SHELLEY – Near the end of a short two-hour meeting on Tuesday, the Shelley City Council had a rare split vote on whether to reinstate the noon siren. As per city ordinance, the tie was broken by Shelley Mayor Stacy Pascoe, who voted in favor of restoring the siren.
The council also voted to approve the independent financial audit of the city’s books, the amendment of the city’s water study contract, a new policy on water connection and meter replacements costs, and a lease agreement with the Safelink communications company for a new tower on Shelley Butte.
Louise Street from Searle, Hart & Associates of Idaho Falls presented the results of the independent financial audit of the city’s 2017-18 finances, which the council voted to accept. The mayor asked that Street give the council “the Reader’s Digest version” of her report. The council members had already received the hard copy version of the report which was many pages long.
Street reported that the city’s 2017-18 finances were in overall good shape. She did note some deviations compared to previous years. These were mainly due to the construction of the water tank, the installation of the HAWK pedestrian crossing lights on Highway 91, and a transfer of urban renewal funds.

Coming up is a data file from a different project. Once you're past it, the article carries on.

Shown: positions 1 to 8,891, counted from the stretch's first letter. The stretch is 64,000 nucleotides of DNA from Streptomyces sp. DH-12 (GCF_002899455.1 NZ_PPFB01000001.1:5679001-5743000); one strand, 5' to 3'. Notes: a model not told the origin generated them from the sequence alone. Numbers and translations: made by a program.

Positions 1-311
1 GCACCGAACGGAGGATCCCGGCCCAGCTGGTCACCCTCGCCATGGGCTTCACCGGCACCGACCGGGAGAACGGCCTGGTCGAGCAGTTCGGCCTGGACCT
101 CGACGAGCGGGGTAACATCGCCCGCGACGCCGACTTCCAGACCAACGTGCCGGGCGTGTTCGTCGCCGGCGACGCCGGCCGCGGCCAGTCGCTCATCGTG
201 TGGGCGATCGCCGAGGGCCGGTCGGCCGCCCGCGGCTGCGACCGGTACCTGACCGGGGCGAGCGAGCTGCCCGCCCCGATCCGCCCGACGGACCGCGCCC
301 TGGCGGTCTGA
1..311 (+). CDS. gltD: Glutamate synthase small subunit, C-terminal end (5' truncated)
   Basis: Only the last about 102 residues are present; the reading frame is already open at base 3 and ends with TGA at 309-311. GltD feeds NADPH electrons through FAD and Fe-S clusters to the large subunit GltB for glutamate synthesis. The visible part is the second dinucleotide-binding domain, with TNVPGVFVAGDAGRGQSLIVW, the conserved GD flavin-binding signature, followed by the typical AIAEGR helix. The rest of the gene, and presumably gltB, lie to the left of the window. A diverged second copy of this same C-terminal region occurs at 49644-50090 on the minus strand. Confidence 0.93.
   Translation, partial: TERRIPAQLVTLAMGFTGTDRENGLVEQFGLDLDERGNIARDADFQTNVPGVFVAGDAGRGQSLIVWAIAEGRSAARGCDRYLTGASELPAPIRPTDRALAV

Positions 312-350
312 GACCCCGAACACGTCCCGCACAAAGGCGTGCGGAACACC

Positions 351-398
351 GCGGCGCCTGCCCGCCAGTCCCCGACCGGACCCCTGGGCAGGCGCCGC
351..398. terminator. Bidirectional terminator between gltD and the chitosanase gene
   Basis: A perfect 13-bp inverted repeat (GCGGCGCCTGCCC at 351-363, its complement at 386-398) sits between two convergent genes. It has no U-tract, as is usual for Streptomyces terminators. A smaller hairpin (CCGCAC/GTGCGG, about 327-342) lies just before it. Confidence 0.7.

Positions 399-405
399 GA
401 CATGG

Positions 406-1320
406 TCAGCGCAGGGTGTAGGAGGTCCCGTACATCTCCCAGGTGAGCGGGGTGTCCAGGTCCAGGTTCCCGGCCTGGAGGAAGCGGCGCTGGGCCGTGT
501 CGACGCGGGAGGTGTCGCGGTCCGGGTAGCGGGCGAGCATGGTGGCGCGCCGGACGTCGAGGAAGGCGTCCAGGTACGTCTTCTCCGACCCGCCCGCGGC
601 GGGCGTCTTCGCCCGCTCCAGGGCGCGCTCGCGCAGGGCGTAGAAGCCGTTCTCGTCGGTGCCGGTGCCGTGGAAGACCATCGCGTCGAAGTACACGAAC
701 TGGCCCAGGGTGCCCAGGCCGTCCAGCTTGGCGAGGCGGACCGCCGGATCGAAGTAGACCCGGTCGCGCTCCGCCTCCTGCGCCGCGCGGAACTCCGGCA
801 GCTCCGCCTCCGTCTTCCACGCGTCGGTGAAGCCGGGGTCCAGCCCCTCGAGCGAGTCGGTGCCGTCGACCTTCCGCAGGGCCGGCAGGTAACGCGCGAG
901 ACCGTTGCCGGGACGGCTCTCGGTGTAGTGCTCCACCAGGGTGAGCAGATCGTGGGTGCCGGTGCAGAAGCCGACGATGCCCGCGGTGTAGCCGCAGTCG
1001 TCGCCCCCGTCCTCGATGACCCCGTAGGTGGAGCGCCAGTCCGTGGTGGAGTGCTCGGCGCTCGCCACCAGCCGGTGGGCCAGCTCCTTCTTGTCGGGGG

“The city’s cash was up by over $700,000,” Street said. “The transfer (from urban renewal funds) brought it up dramatically. … The general fund had consistent expenditures. In the street fund, the HAWK signal grant was not yet completely dispersed, with $94,000 of $139,000 not all spent at the end of the year.” This is not unusual since bills for a municipal project are not received during the time frame being audited.
Street noted that the sanitation and sewer funds were in good shape, and that “revenues for the city were steady … expenditures went up a little compared to reserves. These effects will normalize (over time) when the effects of the water tank and HAWK signal smooth out.”
At the end of the presentation, Pascoe stated, “I am excited that we are doing as well as we are.”
The issue of the old Shelley fire horn was breached at the Sept. 10 council meeting. Councilman Jeff Kelley reported that a group of Shelley residents had found the old fire horn and wanted to remount so that the noon siren could be revived. This kicked off a lively give-and-take last month over the merits and detractions of the noon siren. The matter was tabled until this week’s meeting.
The noon siren was last heard around town back in the summer of 1994. It was taken down from off the roof on one of the public works buildings and stored when the roof under it began to sag from the weight. Though the fire chief at the time approached the council about remounting the horn, the matter was never followed up on. The horn was stored and then forgotten.
During the discussion on Tuesday evening, council member Kim Westergard remarked, “Yes, you can bring the fire horn back but not next to my house.”